Equipment Type

Assets, Not Machines

October 14, 2010

We use three terms to describe the subscribers to Construction Equipment magazine, and we use them interchangeably. “Fleet manager” and “equipment manager” are the more traditional titles, but recently we have begun using the term “asset manager.” This has been conscious and intentional, for the role played by our readers has evolved tremendously in the past five years.

The function performed by those who manage fleets of heavy equipment has shifted dramatically from one of simple acquisition and maintenance to include financial and regulatory issues. Today we hear as much about metrics, lifecycle costing and residual value as we do about preventive maintenance, track wear and uptime.

Frankly, it’s about time. According to construction-industry CFOs, equipment accounts for about 80 percent of a company’s capital assets. Any organization that doesn’t put some consideration behind the management of such assets is playing a risky game.

This shift of responsibility, whether acknowledged within the organization or not, has catapulted our subscribers to a new level of performance. No one would argue that recognizing those managers who perform their duties with excellence is important not only to them, but also to their organizations and the industry.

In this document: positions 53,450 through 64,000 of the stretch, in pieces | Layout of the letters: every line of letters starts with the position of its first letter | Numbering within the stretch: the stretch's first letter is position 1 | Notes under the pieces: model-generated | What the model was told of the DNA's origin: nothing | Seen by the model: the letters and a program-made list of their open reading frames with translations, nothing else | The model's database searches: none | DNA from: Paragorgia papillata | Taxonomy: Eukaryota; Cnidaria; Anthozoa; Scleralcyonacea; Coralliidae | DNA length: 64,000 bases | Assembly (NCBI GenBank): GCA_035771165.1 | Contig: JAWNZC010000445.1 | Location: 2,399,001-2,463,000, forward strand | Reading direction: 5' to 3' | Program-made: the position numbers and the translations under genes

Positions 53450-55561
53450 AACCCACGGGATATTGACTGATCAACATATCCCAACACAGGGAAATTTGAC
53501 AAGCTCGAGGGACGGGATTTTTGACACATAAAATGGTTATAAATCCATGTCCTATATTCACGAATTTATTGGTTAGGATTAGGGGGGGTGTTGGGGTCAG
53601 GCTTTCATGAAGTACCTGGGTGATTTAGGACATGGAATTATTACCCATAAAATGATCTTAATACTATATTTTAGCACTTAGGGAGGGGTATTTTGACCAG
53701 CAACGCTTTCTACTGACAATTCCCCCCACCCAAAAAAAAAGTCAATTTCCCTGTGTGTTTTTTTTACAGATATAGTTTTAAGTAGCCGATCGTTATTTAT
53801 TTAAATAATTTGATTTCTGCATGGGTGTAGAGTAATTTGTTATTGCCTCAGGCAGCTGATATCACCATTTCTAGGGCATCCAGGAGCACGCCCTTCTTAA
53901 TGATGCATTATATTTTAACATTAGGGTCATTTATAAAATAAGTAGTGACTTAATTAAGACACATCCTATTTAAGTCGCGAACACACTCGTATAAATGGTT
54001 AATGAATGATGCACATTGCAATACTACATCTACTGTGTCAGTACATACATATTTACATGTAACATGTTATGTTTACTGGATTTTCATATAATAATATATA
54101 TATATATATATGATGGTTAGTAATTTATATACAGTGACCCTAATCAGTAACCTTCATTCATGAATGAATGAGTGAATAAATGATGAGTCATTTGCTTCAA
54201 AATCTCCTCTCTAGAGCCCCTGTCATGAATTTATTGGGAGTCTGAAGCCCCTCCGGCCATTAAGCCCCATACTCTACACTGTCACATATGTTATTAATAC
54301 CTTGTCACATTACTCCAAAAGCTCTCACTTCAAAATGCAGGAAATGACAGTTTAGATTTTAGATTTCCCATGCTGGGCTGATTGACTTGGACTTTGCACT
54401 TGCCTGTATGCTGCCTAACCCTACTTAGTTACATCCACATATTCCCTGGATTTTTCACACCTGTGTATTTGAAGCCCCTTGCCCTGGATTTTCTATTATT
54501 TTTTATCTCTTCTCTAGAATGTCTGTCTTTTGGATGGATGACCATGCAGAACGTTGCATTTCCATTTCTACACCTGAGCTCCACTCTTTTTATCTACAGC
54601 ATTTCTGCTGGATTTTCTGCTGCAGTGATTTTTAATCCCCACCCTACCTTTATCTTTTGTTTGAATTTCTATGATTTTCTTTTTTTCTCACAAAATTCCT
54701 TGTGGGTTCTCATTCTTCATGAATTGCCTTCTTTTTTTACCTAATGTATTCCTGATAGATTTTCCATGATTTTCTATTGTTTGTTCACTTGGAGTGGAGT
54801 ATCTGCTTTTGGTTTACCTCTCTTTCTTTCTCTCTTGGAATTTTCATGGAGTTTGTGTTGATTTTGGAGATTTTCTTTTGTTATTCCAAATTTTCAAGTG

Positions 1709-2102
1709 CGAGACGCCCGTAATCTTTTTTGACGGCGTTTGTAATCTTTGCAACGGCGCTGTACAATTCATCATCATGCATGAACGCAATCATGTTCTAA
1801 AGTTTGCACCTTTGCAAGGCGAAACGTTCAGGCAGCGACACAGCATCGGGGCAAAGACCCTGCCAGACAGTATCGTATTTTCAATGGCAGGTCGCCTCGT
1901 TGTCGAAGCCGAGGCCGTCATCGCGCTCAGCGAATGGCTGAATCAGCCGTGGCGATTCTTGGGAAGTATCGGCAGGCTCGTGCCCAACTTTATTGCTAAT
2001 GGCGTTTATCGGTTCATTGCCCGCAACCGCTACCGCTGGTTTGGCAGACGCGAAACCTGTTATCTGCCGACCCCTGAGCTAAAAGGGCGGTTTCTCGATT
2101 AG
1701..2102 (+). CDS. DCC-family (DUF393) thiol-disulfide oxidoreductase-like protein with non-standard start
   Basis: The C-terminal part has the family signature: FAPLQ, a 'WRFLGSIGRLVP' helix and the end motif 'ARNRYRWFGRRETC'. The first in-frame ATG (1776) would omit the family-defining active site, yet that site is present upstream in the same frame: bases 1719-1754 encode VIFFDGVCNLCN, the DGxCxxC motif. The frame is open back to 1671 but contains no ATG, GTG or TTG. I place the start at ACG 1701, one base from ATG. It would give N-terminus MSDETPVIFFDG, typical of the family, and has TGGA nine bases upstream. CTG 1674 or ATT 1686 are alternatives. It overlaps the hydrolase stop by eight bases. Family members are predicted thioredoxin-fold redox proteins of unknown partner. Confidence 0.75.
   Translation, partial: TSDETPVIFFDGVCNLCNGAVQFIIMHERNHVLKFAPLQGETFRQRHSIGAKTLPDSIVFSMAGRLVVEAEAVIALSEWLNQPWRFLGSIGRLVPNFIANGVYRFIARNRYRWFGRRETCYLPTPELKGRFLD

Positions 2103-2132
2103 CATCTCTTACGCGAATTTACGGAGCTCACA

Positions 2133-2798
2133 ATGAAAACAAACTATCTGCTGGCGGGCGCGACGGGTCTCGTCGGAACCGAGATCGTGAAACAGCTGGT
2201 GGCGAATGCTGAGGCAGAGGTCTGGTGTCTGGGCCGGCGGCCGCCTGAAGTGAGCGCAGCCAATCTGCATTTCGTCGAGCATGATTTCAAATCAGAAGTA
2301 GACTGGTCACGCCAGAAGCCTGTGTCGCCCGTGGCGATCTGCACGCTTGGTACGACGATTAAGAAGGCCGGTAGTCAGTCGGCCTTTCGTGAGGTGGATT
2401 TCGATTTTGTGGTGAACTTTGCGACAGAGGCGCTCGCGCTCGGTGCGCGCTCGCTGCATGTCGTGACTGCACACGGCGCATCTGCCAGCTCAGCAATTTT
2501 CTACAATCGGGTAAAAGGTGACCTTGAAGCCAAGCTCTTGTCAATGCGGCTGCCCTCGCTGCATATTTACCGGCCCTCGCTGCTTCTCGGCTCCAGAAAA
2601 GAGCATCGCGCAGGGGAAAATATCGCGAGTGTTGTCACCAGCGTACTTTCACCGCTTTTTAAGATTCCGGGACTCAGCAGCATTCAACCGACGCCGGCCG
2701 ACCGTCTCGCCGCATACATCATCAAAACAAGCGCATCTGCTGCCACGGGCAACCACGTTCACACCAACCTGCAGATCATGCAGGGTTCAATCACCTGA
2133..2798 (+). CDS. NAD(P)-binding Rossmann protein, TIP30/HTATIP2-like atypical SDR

That’s why we partnered with the Association of Equipment Management Professionals several years ago to launch the Fleet Masters Award. The award honors exceptional equipment managers and their organizations who excel in meeting the unique challenges inherent in cost-effective, efficient and effective management of fleets that combine off- and on-road equipment.

This year, Marilyn Rawlings, CEM, and her team at Lee County Fleet Management Division in Fort Meyers, Fla., were awarded the Fleet Masters (see page 28). The key reason: Lee County’s use of benchmarks. There’s one of those terms not bandied around much 10, or even five, years ago.

Rawlings judges her team’s performance based on how they measure up against benchmarks. Her supervisors may or may not judge its fleet’s performance along those sames line, but be assured they do ask tough questions when Rawlings comes looking for money for new machines.Benchmarks allow her to respond intelligently to their queries and calls for justification.

To Marilyn and her team, we offer our congratulations on a fleet operation that exemplifies excellence in management. To other teams, we encourage you to enter the 2011 Fleet Masters Awards program. It doesn’t cost anything to enter, nor must entrants be members of AEMP. For information, or an entry form, contact AEMP at sara@aemp.org or 970.384.0510.

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